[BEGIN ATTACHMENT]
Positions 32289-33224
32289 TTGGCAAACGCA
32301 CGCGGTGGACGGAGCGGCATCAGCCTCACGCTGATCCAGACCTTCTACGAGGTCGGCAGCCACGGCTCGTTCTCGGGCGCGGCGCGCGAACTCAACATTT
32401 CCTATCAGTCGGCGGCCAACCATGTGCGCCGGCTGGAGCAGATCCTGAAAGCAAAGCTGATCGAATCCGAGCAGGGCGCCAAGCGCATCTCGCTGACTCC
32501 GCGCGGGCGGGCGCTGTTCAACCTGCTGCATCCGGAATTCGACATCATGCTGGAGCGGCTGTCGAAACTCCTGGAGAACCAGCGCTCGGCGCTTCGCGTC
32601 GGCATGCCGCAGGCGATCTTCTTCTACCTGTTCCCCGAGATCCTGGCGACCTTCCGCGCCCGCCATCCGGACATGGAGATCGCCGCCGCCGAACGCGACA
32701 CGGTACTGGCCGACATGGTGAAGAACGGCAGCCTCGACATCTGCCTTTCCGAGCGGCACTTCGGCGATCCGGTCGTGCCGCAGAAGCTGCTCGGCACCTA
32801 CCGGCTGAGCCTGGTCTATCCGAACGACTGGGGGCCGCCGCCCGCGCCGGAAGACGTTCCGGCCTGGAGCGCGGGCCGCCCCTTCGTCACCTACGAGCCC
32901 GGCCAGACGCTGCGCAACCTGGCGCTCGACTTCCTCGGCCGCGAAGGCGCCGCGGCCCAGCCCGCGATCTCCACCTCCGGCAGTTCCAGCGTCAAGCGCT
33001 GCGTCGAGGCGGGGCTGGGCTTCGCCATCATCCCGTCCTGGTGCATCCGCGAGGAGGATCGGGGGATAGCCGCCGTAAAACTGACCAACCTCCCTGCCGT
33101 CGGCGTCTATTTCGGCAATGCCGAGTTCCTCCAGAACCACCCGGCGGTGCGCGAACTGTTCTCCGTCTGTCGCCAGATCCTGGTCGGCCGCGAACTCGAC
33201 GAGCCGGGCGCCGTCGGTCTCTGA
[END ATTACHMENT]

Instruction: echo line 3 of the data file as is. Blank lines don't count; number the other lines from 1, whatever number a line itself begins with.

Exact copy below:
32301 CGCGGTGGACGGAGCGGCATCAGCCTCACGCTGATCCAGACCTTCTACGAGGTCGGCAGCCACGGCTCGTTCTCGGGCGCGGCGCGCGAACTCAACATTT